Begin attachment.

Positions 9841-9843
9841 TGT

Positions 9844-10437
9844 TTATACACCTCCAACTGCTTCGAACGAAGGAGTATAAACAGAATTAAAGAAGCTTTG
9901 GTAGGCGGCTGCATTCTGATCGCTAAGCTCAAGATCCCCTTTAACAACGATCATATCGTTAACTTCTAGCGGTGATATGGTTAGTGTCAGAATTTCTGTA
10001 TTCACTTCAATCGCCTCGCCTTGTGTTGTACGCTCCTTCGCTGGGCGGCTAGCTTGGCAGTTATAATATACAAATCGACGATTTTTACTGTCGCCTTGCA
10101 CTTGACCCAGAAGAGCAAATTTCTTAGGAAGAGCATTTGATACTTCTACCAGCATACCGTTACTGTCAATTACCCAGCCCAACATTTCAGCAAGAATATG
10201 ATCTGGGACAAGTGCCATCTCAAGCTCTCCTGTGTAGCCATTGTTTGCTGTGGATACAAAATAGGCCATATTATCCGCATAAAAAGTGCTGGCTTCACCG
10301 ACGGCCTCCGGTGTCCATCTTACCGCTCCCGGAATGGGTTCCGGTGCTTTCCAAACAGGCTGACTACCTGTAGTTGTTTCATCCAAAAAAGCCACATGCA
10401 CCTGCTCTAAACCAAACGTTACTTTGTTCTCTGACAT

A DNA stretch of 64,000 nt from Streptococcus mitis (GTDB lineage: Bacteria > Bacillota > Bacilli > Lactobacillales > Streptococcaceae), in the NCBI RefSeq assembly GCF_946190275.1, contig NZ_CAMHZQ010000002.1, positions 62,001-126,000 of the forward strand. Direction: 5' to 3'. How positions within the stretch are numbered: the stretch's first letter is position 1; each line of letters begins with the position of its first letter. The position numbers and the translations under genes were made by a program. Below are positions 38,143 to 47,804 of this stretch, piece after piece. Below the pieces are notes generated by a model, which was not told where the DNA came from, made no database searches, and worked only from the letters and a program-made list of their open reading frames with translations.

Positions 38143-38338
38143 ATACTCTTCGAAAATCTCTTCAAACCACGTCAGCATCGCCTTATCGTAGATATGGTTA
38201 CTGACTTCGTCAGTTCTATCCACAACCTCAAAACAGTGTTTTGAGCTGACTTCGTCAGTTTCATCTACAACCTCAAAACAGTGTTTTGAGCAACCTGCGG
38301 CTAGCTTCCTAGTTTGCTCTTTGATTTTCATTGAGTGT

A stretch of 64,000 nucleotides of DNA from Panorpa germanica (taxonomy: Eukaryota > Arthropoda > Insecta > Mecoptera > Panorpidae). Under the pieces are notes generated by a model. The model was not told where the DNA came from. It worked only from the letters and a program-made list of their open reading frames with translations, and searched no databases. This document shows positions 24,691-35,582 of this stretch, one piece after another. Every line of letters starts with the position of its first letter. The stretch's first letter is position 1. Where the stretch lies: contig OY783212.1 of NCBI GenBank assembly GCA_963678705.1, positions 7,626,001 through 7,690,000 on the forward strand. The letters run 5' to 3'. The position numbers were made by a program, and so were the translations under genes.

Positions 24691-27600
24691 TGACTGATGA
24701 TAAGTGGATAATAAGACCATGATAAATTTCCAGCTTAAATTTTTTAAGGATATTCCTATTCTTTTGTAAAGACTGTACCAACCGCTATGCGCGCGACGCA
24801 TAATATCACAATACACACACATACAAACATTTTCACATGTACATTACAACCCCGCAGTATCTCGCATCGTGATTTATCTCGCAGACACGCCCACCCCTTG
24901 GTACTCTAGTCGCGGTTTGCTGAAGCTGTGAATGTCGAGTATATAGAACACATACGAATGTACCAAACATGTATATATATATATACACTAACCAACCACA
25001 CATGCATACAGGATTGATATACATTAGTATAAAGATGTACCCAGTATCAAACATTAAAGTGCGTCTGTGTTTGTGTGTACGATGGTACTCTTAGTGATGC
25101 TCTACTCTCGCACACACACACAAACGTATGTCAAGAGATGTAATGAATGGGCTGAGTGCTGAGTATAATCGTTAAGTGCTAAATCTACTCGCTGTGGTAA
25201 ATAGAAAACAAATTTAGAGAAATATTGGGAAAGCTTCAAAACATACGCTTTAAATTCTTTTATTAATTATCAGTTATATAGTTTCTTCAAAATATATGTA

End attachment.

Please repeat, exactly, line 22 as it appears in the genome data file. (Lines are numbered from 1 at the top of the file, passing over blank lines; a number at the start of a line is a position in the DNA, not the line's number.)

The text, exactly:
25001 CATGCATACAGGATTGATATACATTAGTATAAAGATGTACCCAGTATCAAACATTAAAGTGCGTCTGTGTTTGTGTGTACGATGGTACTCTTAGTGATGC